Driving in Thailand is challenging. You should be an experienced driver and be aware that the risk is greater compared to most countries. Thailand has one of the highest rates of road deaths in the world according to the World Health Organization.
Hiring a Car
If you want to hire a vehicle in Thailand and drive yourself then you should first obtain an international driving license in your country prior to departure and also take your drivers license. If your license is in the English language, then it may suffice. Your passport is also essential when hiring a car or a scooter. Do not leave your passport as collateral when hiring a vehicle. When securing a scooter when out shopping etc., aways use your own chain and padlock. Always take your passport, international license, driving license and car rental papers with you when driving in case you are stopped by traffic police.
Be aware that if you hire a scooter or motorbike then your travel insurance will probably only cover any accident if you have a valid motorbike license from your home country.
When hiring a vehicle you will probably be asked to sign a second credit card payment for security of that vehicle. Payment will not be processed by the car rental company unless you do not return the vehicle. Choose a well known rental company.
You may be given an option to rent a car along with a driver. Ensure the driver can speak your language to some degree. It is customary to tip the driver at the end of the day. You may also like to ask them to join you for lunch and pay for their meal
Fuel / Petrol / Service / Gas (depending on your countries terminology) stations do not have "self serve". They always have attendants and it is best to pay cash. Car fuel is called "Petrol" and there is Benzine (unleaded fuel 91ron & 95ron) and Gasohol (blended unleaded with alchohol). The other fuel is Diesal for trucks and some 4WD / SUV vehicles. Fuel is not cheap in Thailand. "Gas" is for (compressed) natural gas vehicles. Most petrol stations are modern with clean toilet facilities and a restaurant or cafe style eatery.
Thailand's roads are generally in good condition and well maintained but can sometimes be winding and steep. If you intend to drive in rural and mountainous areas then the car (preferably a diesal pickup utility, SUV or 4WD) must have a high capacity motor, or you will not make it up the steep decents, especially with a full load of people and luggage.
Always get the optional GPS Sat Nav fitted to the vehicle for city and rural area navigation, or you will get lost. Buy a road map in Thailand at a bookstore. One very comprehensive A4 size booklet is the "Roadway Thailand Atlas" where it is in Thai and English, and being an atlas, has far greater detail than just a street map.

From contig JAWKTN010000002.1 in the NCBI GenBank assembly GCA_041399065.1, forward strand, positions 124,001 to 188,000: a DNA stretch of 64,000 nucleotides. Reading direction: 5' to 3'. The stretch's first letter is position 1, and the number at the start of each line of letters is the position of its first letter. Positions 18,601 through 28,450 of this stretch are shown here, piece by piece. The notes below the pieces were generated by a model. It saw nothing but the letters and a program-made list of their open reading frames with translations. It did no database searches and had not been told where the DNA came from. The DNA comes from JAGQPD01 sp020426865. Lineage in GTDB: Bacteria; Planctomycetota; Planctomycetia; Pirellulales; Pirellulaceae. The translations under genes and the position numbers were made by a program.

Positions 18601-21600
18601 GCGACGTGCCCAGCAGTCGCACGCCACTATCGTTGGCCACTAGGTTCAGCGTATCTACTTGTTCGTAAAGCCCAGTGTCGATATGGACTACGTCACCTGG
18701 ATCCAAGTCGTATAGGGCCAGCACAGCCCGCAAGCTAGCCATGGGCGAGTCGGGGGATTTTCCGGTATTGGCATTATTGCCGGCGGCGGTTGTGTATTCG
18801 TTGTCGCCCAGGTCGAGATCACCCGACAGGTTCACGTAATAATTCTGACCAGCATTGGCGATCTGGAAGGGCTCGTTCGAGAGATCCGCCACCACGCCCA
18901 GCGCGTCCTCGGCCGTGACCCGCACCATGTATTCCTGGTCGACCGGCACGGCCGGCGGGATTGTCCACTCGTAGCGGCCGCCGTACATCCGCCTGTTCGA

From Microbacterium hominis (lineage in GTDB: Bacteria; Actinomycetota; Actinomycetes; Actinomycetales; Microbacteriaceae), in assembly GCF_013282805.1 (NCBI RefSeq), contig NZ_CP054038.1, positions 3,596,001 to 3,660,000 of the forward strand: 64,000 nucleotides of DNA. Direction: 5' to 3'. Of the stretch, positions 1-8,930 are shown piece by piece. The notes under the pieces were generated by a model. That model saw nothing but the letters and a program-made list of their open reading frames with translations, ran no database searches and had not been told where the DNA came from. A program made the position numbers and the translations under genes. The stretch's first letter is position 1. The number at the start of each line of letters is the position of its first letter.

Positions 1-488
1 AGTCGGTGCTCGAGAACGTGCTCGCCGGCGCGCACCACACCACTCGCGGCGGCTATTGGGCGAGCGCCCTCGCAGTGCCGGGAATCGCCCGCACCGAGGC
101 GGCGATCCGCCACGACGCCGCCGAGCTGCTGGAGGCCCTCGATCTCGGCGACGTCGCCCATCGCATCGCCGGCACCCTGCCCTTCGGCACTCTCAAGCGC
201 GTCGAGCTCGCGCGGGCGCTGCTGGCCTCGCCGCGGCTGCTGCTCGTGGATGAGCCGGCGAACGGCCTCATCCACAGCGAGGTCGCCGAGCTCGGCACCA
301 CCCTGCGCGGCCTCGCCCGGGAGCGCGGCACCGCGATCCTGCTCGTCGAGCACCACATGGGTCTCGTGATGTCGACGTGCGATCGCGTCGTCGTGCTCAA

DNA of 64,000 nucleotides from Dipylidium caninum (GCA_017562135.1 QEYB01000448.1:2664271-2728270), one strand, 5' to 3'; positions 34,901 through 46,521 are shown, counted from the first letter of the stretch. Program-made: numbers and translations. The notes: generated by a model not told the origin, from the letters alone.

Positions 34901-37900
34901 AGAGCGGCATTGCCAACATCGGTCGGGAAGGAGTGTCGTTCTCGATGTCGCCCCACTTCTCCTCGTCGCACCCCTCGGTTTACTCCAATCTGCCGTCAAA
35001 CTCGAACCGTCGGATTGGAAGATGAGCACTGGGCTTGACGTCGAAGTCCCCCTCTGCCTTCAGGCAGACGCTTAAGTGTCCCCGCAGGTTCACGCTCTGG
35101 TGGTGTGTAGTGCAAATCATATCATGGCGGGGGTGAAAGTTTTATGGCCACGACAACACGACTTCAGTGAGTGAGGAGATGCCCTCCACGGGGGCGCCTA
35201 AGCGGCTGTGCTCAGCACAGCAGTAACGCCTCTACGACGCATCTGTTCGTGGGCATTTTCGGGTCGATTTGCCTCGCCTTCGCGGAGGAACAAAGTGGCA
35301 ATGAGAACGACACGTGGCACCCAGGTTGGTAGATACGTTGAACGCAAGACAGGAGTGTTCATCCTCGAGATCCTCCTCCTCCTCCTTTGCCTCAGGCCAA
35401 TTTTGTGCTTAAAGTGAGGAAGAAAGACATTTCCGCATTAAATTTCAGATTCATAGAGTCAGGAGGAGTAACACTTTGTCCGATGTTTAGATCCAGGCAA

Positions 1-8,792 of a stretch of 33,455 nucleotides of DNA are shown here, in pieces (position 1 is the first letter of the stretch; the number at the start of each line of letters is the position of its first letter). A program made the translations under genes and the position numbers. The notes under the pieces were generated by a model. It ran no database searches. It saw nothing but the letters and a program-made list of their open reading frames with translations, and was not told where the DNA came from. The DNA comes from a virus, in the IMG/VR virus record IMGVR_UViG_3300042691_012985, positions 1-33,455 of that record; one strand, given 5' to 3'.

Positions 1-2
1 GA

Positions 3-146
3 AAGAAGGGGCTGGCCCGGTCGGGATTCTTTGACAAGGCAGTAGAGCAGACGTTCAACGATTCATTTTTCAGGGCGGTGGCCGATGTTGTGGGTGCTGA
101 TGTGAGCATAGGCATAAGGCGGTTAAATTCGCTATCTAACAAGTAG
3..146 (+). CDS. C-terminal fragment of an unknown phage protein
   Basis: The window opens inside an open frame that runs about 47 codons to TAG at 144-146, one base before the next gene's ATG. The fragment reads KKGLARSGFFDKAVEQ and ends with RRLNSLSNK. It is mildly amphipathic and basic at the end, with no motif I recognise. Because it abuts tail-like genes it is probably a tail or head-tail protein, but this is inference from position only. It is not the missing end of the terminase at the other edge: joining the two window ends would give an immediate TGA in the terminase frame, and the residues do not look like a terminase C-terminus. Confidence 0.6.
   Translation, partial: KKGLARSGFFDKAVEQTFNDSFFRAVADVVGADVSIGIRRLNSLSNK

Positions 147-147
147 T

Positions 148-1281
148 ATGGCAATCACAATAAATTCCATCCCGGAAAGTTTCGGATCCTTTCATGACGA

My wife is Thai, and although she does not drive a car, she has scolded schooled me in the ways of driving in Thailand.
Transport drives on the LEFT side of the road but do not be surprised seeing scooters driving on the opposite side, on the verge of the road.
Be especially careful when driving. Being a "farang" (foreigner) it will always be your fault in the event of an accident unless you can prove otherwise. Comprehensive vehicle insurance and personal accident insurance is essential. Always be courteous, polite and calm at all times.
When driving a car and stopping at traffic lights at the very front, stop several metres behind the white line to allow people on scooters in the front.
Drive smoothly with no sudden acceleration or stopping and be tolerent with merging vehicles and scooters.
Give people on scooters and bicycles a wide berth when passing. Overtaking closely will be met with hostility.
Indicate well in advance when turning, giving much more than is normally required in western countries. This is especially required out of the city area on country roads. Slow down at a constant pace, no quick turns.
Quite often in the smaller cities and towns the traffic lights are set to flash amber late at night. Drivers will need to cross the intersection with care. If you hear a truck horn in the distance coming closer and closer, stop and give way because they surely will not !!
In the cities during peak times it is common that traffic police direct traffic.
Always be on the lookout for people but also watch out for dogs on the road as some tend to lay on the side or in the center and sometimes cross the road without looking (although most are quite smart and look before crossing). Dogs are numerous and are treated with respect in Thailand.
Countryside roads usually have narrower lanes on each side of the road for scooter and bicycle traffic and is not to be used for cars. Be careful when turning so as not to "cut off" anybody.
Speed limits in the city and outer areas are usually 50 to 60km/h (30-37 mph). On freeways/express-ways it varies between 90 and 120 km/h (55-75 mph).
You should wear seat belts in the car and a helmet for scooters/motor bikes. Traffic signs use international standards for shape and color, but usually in Thai writing. Road and street signs for location names and directions usually have Thai and English.